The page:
Advances in Data Safety Drawing Wider Attention
UT Dallas Computer Science Teamís Research Branching Out in New Directions
March 25, 2009
Computer scientist Bhavani Thuraisingham has delivered keynote addresses at two recent conferences, traveling to Australia and Taiwan to discuss her UT Dallas team’s progress in the rapidly developing field of assured information sharing.
Her addresses looked at the various ways computer systems can protect information when someone is dealing with a range of other parties: the trustworthy, the semi-trustworthy and the untrustworthy.
“The 9/11 Commission concluded that when it comes to information sharing we need to migrate from a need-to-know to a need-to-share paradigm,” she said. “We’re working to help achieve this vision by defining an assured information sharing lifecycle and developing a framework to realize it.”
Dr. Thuraisingham’s team includes UT Dallas professors Latifur Khan, Murat Kantarcioglu and Kevin Hamlen, each of whom is addressing a different aspect of the issue.
Dr. Thuraisingham has developed a prototype system for policy-based information sharing to deal with trustworthy partners, Dr. Kantarcioglu has developed techniques based on game theory to deal with semi-trustworthy partners, Dr. Khan has developed data-mining techniques to handle defensive information operations with untrustworthy partners, and Dr. Hamlen is examining program rewriting techniques that address offensive information operations taken by an untrustworthy partner.
The team’s comprehensive framework for assured information sharing was instrumental in winning a highly competitive $7.5 million Multidisciplinary University Research Initiative project in 2008 in collaboration with the University of Maryland, Baltimore County; Purdue University; the University of Illinois at Urbana-Champaign; the University of Michigan; and UT San Antonio.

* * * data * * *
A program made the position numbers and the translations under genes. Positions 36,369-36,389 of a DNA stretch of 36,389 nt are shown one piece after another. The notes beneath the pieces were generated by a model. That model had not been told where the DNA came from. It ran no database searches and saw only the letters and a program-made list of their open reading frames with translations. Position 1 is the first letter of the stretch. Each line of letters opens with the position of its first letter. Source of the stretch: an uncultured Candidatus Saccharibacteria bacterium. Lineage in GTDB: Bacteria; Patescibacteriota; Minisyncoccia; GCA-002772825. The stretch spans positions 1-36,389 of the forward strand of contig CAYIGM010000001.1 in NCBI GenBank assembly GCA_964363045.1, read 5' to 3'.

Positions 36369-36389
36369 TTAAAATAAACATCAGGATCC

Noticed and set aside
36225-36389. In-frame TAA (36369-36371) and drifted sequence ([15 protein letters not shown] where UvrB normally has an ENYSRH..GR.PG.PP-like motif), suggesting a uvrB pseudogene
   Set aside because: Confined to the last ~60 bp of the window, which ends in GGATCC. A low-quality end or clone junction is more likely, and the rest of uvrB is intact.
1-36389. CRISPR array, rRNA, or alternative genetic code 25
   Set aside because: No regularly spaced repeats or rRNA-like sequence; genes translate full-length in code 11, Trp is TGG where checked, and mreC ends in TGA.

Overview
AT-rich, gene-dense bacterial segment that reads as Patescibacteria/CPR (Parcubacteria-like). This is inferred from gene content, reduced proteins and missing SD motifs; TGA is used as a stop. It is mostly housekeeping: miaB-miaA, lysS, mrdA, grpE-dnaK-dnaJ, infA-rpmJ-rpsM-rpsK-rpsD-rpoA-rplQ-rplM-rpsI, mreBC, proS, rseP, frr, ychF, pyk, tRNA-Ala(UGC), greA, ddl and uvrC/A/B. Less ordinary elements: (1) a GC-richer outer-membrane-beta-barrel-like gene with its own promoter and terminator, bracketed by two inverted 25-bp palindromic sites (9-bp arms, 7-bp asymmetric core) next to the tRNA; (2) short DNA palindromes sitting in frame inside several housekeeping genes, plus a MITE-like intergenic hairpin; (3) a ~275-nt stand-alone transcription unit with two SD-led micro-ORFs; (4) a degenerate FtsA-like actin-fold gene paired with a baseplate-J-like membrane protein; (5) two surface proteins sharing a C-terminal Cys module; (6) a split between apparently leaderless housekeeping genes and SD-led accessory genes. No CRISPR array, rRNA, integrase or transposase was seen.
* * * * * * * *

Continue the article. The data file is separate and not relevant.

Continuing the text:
And now, as the team progresses, the work is branching in multiple directions.
“We are exploring the application of policy-based information sharing for health informatics and beginning collaborations with healthcare experts,” she said. “We are also applying semantic Web technologies for information sharing and have projects with the National Science Foundation, the Intelligence Advanced Research Projects Activity and the National Geospatial-Intelligence Agency. We are also beginning collaboration with Collin County in developing a system that shares unstructured data among law enforcement agencies. In addition we are teaming with medical experts and applying the techniques for information sharing among healthcare professionals.”
Dr. Thuraisingham’s most recent keynote address was at the ACM Symposium on Information, Computer & Communication in Australia earlier this month. Prior to that she spoke at the IEEE Intelligence and Security Informatics (ISI) Conference in Taiwan, where the forensics expert Dr. Henry Lee also gave a keynote address. This year’s ISI conference will be hosted by UT Dallas in Richardson in June.
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From left: Dr. Bhavani Thuraisingham at the IEEE Intelligence and Security Informatics Conference in Taiwan with Dr. Henry Lee, professor of forensic science at the University of New Haven; Dr. Hsinchun Chen, conference co-chair and professor of management information systems at the University of Arizona; and Ing-Dan Shieh, president of Taiwan’s Central Police University, which co-sponsored the conference.